Beliefnet
Homeshuling
Bio

I'm a mother of two girls, raised in suburban Baltimore, and transplanted to a small New England town. I teach, write, and try to create a vibrant Jewish home for my family while spending very little time in synagogue. I guess you could say we're home-shuling.

When I set the table for  Shabbat or Yom Tov, my children immediately recognize that this is no ordinary meal. It’s not just that the piles are cleared off the kitchen table (we don’t have a dining room), and that I’ve […]

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I was scrolling down my twitter feed – something I rarely do – when a headline caught my eye: Orthodox Rabbi Marries Gay Couple in Washington DC. I couldn’t imagine that this article could really be about an Orthodox Rabbi […]

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Many years ago, when I was studying at Drisha, a women’s yeshiva in New York, I was involved in a traditional women’s tefillah (prayer) group. During our services, women would chant from the Torah, and there was some controversy over […]

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Over the course of Tishrei we went through an awful lot of challah with our holiday meals. I had a chance to experiment with a few time-saving recipes, and wanted to share my findings. While my all time favorite recipe […]

Next Sunday I’ll begin a month of travel to Jewish book fairs around the country to share my new picture book, The Shabbat Princess. If you live nearby, please come and introduce yourself! Sunday, October 30 Springfield, Massachusetts Springfield Jewish […]

My daughter, Zoe, and her fifth-grade buddy beating willow branches on the ground  at their day school’s Hoshanah Rabbah assembly: Here’s part #1, part  #2 , part #3, and part-i’ve-lost-count, not necessarily in that order. Chag Sameach!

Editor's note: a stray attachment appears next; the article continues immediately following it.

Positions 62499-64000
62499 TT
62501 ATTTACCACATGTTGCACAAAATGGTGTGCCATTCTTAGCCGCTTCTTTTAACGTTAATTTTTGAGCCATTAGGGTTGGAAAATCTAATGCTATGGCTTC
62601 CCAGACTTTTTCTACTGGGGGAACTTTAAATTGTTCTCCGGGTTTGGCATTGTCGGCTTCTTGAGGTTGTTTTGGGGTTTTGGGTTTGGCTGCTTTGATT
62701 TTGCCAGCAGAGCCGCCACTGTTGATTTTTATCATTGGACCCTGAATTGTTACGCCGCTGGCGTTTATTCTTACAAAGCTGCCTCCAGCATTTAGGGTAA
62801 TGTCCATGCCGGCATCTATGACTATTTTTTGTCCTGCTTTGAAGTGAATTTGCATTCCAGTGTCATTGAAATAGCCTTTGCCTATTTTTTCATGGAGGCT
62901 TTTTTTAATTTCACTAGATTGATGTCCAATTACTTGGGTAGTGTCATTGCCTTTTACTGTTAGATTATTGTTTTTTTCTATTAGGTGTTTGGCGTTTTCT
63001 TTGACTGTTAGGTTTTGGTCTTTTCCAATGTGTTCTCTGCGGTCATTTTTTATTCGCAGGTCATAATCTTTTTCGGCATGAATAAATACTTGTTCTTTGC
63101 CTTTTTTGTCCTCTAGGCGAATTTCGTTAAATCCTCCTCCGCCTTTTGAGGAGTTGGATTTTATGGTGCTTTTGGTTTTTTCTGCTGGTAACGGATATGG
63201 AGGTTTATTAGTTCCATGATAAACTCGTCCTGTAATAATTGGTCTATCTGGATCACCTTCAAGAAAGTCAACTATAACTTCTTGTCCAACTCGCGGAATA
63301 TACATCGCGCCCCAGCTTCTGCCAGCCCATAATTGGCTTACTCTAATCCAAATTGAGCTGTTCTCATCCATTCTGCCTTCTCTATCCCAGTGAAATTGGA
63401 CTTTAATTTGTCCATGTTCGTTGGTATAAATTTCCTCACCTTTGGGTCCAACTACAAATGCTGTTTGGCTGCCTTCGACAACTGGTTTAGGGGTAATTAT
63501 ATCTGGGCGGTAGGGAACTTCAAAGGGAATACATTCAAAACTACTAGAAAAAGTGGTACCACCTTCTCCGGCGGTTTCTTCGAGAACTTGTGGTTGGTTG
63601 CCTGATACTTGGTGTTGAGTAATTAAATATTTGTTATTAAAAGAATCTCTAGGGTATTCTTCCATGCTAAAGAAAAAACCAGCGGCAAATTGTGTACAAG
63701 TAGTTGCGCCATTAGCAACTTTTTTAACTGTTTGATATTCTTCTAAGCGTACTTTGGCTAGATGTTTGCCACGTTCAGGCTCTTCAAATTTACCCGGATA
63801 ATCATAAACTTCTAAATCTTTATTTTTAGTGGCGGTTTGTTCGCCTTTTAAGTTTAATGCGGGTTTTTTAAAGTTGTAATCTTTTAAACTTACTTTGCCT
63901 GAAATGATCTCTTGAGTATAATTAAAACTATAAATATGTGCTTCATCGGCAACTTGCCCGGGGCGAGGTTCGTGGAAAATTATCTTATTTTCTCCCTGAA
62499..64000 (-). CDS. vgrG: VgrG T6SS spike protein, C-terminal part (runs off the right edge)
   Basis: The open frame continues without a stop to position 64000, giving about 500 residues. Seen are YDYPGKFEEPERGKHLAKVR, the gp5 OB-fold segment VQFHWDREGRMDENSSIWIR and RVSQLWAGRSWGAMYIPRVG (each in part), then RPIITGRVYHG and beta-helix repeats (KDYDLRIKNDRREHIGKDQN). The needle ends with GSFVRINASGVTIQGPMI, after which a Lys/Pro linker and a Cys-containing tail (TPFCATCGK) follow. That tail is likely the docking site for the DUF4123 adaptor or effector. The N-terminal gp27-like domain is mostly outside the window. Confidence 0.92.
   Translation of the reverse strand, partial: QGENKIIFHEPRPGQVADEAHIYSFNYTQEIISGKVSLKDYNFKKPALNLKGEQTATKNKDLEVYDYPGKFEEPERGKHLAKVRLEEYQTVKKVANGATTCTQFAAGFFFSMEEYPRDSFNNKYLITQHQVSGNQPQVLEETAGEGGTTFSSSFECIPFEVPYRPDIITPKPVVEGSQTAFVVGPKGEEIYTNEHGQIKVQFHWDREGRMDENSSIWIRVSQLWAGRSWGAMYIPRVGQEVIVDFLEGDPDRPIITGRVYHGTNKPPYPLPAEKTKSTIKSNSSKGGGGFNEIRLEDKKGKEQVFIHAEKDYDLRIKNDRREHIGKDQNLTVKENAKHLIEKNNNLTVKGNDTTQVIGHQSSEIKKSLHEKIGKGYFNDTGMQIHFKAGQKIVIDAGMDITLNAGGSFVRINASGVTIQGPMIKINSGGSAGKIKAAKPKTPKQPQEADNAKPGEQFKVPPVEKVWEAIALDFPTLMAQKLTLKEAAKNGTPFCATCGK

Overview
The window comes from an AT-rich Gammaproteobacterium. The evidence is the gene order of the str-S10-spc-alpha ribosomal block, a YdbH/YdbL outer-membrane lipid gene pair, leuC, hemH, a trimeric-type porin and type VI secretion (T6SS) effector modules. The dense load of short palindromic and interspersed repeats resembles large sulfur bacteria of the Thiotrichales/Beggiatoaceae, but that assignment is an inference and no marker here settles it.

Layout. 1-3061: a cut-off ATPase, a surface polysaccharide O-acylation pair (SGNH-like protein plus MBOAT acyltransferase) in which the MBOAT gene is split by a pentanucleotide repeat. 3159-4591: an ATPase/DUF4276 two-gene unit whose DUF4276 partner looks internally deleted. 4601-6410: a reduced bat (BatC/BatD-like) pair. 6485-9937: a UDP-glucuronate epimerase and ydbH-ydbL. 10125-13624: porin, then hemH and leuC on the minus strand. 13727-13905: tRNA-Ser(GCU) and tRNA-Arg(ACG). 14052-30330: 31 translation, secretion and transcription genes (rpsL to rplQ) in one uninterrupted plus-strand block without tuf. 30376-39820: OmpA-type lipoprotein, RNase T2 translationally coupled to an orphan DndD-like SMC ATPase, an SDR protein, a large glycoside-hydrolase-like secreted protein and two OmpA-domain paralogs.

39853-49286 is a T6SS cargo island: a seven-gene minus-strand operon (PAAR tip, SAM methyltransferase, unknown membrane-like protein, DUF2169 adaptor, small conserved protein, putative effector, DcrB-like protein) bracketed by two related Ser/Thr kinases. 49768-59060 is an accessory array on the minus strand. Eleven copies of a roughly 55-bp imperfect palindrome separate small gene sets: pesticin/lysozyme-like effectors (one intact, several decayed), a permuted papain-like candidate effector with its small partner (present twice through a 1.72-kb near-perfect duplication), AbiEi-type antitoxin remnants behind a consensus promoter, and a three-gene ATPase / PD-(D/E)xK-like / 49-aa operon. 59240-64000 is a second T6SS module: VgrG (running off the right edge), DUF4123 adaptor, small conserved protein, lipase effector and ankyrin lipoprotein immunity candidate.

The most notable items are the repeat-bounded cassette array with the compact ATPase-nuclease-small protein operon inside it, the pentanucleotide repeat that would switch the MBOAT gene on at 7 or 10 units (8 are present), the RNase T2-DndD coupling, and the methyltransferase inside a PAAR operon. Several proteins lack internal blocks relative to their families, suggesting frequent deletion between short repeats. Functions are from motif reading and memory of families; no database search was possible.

On Friday night, our family huddled together in the sukkah for the first time. We hovered over the table because the furniture was too soaked to sit on. The fabric walls were threatening to blow off in the wind. The […]

  Homeshuling is delighted to host this month’s Jewish Book Carnival, a gathering of blog posts about Jewish books.  Enjoy your visits to all the participating blogs, and please help promote the carnival by posting a link on your own […]

Nowhere is ritual more useful than in times of loss. When a loved one dies, it’s comforting to be part of a tradition that tells us what to do and what not to do, what to say and what not […]

Most sensible Jews (and all left-wing poultry) are opposed to kapparos, the High Holiday tradition of transferring one’s sins to a live chicken by twirling it over one’s head. I agree that it’s a practice that ought to be retired, or […]

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